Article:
I just saw an RT report about how the homo-lobby in the West is calling for a boycott of the Olympic games in Sochi and a boycott of Russian vodka. The footage in the report showed a cute slogan which the homos were promoting: “no Sochi, no Stoli”. Now I don’t have anything to say about Sochi or the Olympics, but I will say this: Stoli aka “Stolichnaya” is not a particularly good Russian vodka, and there might be purely gastronomical reasons to avoid it.
The main reason for the fame of Stoli is that in the middle of the Cold War the Pepsi company signed an agreement with the Soviet government to import Stoli in the USA (and export Pepsi to the USSR). So in the USA Stoli was “THE” Russian vodka. Happily, the Cold War is over (yeah, I know, Uncle Sam is trying hard to re-start it) and now Americans have much, much better options. So let me share some of them with you.
First you need to know that all vodka is is pure alcohol and water. Sounds basic, no? Not really, because how pure the alcohol and, especially, the water are makes a huge difference. Just like a top quality Scotch whisky like The Glenlivet is entirely dependent on the quality of the water of the one stream were Glenlivet takes its water, so does the taste of vodka also almost fully depend on the water it is made with. It appears that seemingly tiny differences in the chemical qualities of various types of water result in big differences in taste. Top of the line vodkas are therefore distilled and purified several times in proprietary processes which the manufacturers try to protect. I will not try to explain it all here – there are entire books about this – but I will say this: don’t be fooled by the “only alcohol and water” argument as vodkas come in a huge spectrum of quality ranging from the absolutely vile and disgusting “throat burners” to the top of the line products like these:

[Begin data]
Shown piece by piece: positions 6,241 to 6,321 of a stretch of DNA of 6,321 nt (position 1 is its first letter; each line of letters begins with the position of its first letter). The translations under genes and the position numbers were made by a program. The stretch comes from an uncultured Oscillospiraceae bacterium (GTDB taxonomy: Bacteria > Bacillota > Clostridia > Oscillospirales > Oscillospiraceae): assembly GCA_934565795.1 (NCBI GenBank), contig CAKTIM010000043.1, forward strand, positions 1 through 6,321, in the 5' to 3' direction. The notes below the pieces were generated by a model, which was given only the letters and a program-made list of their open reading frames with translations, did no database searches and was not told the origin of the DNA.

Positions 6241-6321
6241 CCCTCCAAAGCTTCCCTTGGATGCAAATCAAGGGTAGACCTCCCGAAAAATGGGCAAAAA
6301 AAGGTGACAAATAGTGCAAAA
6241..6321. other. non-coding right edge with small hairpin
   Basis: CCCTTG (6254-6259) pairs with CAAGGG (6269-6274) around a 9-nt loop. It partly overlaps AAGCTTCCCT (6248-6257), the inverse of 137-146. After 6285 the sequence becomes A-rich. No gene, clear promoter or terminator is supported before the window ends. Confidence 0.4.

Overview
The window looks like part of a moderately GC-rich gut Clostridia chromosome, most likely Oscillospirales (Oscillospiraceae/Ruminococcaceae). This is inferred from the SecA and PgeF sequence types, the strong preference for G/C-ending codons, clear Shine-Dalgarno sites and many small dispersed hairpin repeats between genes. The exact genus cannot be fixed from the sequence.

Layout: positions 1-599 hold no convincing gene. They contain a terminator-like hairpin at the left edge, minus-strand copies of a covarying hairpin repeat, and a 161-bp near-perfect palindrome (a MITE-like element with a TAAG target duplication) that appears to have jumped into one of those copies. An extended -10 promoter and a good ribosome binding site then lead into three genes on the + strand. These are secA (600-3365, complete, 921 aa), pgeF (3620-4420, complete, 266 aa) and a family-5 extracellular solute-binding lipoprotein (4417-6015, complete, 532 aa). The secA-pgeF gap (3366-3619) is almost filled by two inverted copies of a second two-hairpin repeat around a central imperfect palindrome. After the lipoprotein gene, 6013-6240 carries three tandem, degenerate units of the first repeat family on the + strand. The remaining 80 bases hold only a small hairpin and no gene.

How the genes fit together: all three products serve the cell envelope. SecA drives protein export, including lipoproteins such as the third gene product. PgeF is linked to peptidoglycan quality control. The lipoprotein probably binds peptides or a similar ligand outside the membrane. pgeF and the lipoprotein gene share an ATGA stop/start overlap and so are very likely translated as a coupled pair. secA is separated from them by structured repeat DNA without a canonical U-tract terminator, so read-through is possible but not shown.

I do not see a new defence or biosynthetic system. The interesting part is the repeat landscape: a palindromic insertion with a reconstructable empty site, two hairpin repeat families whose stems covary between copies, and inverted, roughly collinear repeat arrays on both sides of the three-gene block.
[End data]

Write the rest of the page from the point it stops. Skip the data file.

First, there are the vodkas of the Russian Standard or “Русский Стандарт” official lineup:
1) base version: Russian Standard Original
2) improved version: Russian Standard Platinum
3) superior version: Russian Standard Gold
4) exclusive version: Russian Standard Imperia
Now the sales of liquors is no more than 50% taste and the rest is product positioning. This is also very true for vodka. So I will spare you the technical differences and directly go to the bottom line: Russian Standard Original is an amazingly good vodka (infinitely superior to Stoli) which you can get at a very reasonable price. Unless you are a vodka cognoscente, I would stick with this one. If you are willing to pay more for the really good stuff, then definitely try the Russian Standard Platinum which is very perceptibly superior to the Standard version. But I would skip the Gold and Imperia versions which, while very good, do not strike me as significantly better than the Platinum (honestly, I am not sure that I could tell the Platinum and the Imperia apart).